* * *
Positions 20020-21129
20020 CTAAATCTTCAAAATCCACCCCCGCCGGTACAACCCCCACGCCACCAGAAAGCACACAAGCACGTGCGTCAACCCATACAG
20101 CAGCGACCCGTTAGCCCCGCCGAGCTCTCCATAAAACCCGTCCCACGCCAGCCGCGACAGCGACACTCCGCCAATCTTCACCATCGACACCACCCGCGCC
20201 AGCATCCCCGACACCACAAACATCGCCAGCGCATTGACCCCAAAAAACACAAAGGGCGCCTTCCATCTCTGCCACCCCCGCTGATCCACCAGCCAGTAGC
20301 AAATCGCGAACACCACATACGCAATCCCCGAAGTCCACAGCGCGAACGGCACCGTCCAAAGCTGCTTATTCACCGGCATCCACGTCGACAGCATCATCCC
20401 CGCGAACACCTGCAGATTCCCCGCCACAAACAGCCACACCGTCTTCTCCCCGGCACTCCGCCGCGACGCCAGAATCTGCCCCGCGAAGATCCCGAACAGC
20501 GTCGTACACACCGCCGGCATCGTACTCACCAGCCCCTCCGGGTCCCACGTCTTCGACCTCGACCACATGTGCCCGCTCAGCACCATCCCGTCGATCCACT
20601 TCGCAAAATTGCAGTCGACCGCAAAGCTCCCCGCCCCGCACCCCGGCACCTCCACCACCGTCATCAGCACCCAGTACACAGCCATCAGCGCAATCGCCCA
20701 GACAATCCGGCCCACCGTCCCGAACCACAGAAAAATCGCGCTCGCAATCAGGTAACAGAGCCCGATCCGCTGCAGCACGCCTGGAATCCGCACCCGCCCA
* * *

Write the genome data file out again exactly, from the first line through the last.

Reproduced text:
Positions 20020-21129
20020 CTAAATCTTCAAAATCCACCCCCGCCGGTACAACCCCCACGCCACCAGAAAGCACACAAGCACGTGCGTCAACCCATACAG
20101 CAGCGACCCGTTAGCCCCGCCGAGCTCTCCATAAAACCCGTCCCACGCCAGCCGCGACAGCGACACTCCGCCAATCTTCACCATCGACACCACCCGCGCC
20201 AGCATCCCCGACACCACAAACATCGCCAGCGCATTGACCCCAAAAAACACAAAGGGCGCCTTCCATCTCTGCCACCCCCGCTGATCCACCAGCCAGTAGC
20301 AAATCGCGAACACCACATACGCAATCCCCGAAGTCCACAGCGCGAACGGCACCGTCCAAAGCTGCTTATTCACCGGCATCCACGTCGACAGCATCATCCC
20401 CGCGAACACCTGCAGATTCCCCGCCACAAACAGCCACACCGTCTTCTCCCCGGCACTCCGCCGCGACGCCAGAATCTGCCCCGCGAAGATCCCGAACAGC
20501 GTCGTACACACCGCCGGCATCGTACTCACCAGCCCCTCCGGGTCCCACGTCTTCGACCTCGACCACATGTGCCCGCTCAGCACCATCCCGTCGATCCACT
20601 TCGCAAAATTGCAGTCGACCGCAAAGCTCCCCGCCCCGCACCCCGGCACCTCCACCACCGTCATCAGCACCCAGTACACAGCCATCAGCGCAATCGCCCA
20701 GACAATCCGGCCCACCGTCCCGAACCACAGAAAAATCGCGCTCGCAATCAGGTAACAGAGCCCGATCCGCTGCAGCACGCCTGGAATCCGCACCCGCCCA